Yellowstone Sampler by David Knapp
Arguably the most famous fly fishing destination in the United States, Yellowstone’s waters beckon to anglers worldwide. This summer I had the good fortune to spend a considerable amount of time travelling out west and fished in Colorado, Utah, Wyoming and Montana. The Yellowstone trip was an eye opening experience. For the first time I spent time fishing outside the park on the Madison River and it was incredible.
The trip became a reality for me when my buddy Joe Mcgroom invited me to join him on a trip to Yellowstone National Park. At that time our goal was to chase big browns in various streams on the west side of the park. The cutthroat were somewhat of an afterthought as was fishing outside the park on the Madison.
Early in the trip, we dedicated our time to chasing the native cutts. The first and second days were spent on Slough Creek and the Yellowstone River respectively. An unexpected bonus came on the second day when we found salmonflies hatching on the Yellowstone River near Tower Falls. Catching plenty of stupid cutthroat on big dry flies was a good way to get the trip going.
The next few days of the trip were spent hunting wild brown trout. We had some good information on several places to try and put in a lot of time looking for big fish. In the end, neither of us landed any fish over 18 inches, but we definitely had our chances at larger fish.
The unexpected high point of the trip was the Madison River. Anyone that has spent much time fly fishing has heard of the Madison River. The river definitely deserves its reputation as a good trout stream. The fishing is not necessarily easy however. During the two days that we spent on the river, we never caught huge numbers of fish nor did we see other anglers catching tons of fish. This river is all about quality over quantity.
The first day on the Madison was a day of discovery. We stopped by Kelly Galloup’s Slide Inn and met the well-known streamer fanatic himself. Joe got inspired and bought a few streamers. Little did we know what was in store. Both of us caught a few fish on nymphs under indicators early on but it seemed that we should be doing much better. We were seeing fish and were constantly surprised at the type of water that good fish would be sitting in.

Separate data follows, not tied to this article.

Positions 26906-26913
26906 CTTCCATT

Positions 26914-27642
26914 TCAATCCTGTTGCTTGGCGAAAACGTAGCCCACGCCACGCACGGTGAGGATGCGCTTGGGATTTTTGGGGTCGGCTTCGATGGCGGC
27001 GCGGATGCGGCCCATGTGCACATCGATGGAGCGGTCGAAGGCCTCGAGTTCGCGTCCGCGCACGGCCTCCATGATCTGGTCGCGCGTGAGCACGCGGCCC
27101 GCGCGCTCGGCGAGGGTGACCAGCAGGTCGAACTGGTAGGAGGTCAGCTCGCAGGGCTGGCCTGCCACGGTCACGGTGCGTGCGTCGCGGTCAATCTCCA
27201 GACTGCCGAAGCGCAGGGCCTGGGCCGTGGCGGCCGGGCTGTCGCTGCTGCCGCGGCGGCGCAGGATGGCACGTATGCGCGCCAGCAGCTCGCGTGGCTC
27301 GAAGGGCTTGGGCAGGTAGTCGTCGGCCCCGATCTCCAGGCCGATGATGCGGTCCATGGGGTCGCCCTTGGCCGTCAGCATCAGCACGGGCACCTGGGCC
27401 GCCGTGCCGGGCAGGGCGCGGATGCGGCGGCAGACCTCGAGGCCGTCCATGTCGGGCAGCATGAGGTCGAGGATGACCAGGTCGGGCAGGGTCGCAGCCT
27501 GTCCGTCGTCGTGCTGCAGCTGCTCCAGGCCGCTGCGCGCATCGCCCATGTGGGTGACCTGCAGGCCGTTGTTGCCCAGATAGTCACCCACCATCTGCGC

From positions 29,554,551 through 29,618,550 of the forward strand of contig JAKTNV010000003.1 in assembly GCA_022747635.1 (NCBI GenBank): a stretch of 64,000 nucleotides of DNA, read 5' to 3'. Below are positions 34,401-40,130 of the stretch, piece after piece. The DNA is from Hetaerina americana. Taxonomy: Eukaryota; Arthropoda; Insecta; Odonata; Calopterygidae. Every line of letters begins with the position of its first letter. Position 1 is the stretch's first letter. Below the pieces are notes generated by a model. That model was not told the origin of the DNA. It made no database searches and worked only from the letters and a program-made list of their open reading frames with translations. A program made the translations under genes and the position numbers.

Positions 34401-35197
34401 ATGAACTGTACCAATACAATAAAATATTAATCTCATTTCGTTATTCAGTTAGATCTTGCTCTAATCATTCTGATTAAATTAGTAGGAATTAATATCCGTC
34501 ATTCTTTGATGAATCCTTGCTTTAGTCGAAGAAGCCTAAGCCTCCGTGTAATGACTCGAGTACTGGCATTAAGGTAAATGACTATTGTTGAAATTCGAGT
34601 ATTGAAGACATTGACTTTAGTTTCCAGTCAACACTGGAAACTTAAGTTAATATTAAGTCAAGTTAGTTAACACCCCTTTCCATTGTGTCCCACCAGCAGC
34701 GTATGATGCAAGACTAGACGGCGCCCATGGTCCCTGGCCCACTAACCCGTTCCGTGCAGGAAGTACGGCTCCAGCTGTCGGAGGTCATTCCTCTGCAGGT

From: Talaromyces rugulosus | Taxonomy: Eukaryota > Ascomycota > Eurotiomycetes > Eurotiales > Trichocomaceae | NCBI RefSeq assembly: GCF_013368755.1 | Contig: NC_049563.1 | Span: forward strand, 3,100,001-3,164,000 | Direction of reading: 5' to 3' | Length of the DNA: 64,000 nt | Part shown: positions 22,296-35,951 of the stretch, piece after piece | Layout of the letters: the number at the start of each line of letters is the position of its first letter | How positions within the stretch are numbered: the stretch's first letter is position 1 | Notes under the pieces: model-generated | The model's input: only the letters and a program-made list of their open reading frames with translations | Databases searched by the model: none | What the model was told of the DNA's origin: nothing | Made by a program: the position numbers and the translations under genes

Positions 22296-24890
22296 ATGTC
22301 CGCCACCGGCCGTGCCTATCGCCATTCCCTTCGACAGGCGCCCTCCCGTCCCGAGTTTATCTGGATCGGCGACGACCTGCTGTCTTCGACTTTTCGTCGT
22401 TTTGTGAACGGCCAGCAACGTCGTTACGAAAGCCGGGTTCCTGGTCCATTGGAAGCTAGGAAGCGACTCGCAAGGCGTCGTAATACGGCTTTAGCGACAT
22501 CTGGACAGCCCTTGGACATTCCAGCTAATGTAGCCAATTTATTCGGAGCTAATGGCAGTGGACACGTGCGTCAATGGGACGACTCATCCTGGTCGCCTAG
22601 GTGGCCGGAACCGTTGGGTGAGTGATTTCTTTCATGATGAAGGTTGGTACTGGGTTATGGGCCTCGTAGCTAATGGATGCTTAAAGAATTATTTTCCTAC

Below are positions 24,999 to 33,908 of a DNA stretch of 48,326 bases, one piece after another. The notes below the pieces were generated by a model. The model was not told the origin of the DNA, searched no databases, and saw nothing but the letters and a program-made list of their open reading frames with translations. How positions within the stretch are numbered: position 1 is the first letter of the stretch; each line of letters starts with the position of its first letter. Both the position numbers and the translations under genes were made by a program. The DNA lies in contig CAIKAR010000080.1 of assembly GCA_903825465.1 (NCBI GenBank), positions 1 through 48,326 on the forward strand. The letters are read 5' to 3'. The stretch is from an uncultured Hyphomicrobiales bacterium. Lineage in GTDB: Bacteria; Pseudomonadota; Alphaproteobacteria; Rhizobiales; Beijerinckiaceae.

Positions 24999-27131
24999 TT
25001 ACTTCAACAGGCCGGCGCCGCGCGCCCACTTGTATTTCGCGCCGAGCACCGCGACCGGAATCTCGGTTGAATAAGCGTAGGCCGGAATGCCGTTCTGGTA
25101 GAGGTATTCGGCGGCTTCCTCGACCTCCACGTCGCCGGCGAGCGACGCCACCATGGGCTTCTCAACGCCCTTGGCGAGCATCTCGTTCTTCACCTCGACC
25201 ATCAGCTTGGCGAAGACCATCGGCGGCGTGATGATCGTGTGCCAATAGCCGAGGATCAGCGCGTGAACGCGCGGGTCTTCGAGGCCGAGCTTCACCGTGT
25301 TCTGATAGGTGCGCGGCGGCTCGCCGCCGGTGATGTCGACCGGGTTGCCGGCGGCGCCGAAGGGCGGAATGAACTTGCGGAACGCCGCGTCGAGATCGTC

Eventually Joe put on a streamer, and before long we were both converted. We weren’t able to exactly imitate Galloup’s streamer techniques since we weren’t using sinking lines. Heavily weighted streamers got down sufficiently in the water column to entice the fish. As daylight began to fade on my first day of fishing the Madison, the evening hatch got underway. The lower light made the fish feel safe and even the big guys came out to feed on the surface. We spent the remainder of the evening fishing dry flies to fish that averaged a legitimate 17 inches and missed some that were much larger. Finally we couldn’t see our flies anymore and made our way back to the vehicle.
On the way back to camp we discussed where to fish the next day. Joe had flashed a lot of big fish while ripping streamers and we were both anxious to land a few with this technique. The choice of where to fish was obvious and we agreed to return to the Madison. The next day we picked up a few more streamers before fishing. When we got to the river I fixed myself some breakfast, and Joe rigged up and headed off to fish.
As I finished eating, I made what would prove to be an excellent decision. The previous day I had been afraid to carry my DSLR on the stream with me. A hard-to-wade river doesn’t mix well with nice cameras. I normally carry a waterproof point and shoot camera, but the quality difference is obvious. Something convinced me to carry the DSLR for the day. I rigged everything up and started walking up the river to find Joe. As I got closer I saw him netting what looked like a large fish. “I’ve got my good camera!” I hollered and started jogging along the path to get there. He rested the fish in the water while I prepared the camera and then lifted the fish up for a picture. What a fish!!! I was thrilled to finally see a twenty inch fish on the trip, and we got a few nice pictures to remember it by.
If I hadn’t been convinced before, I was now and quickly tied on a streamer. We were both working our way upstream, leap-frogging so we stayed close together. Not too much farther upstream, I spooked a good fish off of the bank. Naturally I assumed that it was useless to cast into that run but something made me do it anyway. On the third cast, I was bouncing the streamer along the bottom when I saw a golden flash. As I hopped the streamer closer, I saw a big brown following behind. My normal reaction is to stop and stare in awe, but this time I did everything correctly. Hopping the streamer just a little quicker to trigger the brown’s natural instinct, I watched in satisfaction as it chased closer and closer. Suddenly it darted forward and inhaled the streamer. I gave a low, sweeping hookset to the side and was attached to a hard-fighting brown trout.
Joe saw that I had hooked up with a good fish and hurried up to give a hand. I didn’t want to risk losing such a nice fish but knew that I shouldn’t let the fish run. A rapid was just below, and if the fish got started I wasn’t sure that I would be able to stop it. Thankfully, I was able to maintain enough pressure without breaking off, and Joe soon had a net under the fish. When the fish hit the bottom of the net, the streamer fell out of its mouth.
We got a few pictures of the fish, and I spent some time admiring it while reviving it. Finally with a powerful thrust of its tail, the big brown was gone. This fish was the highlight of the trip out to Yellowstone, at least for me. A few more fish came to the streamer but no monsters. Our last day in Yellowstone country proved to be the best. Catching big browns is just about as good as it gets…
Visit David's website by CLICKING HERE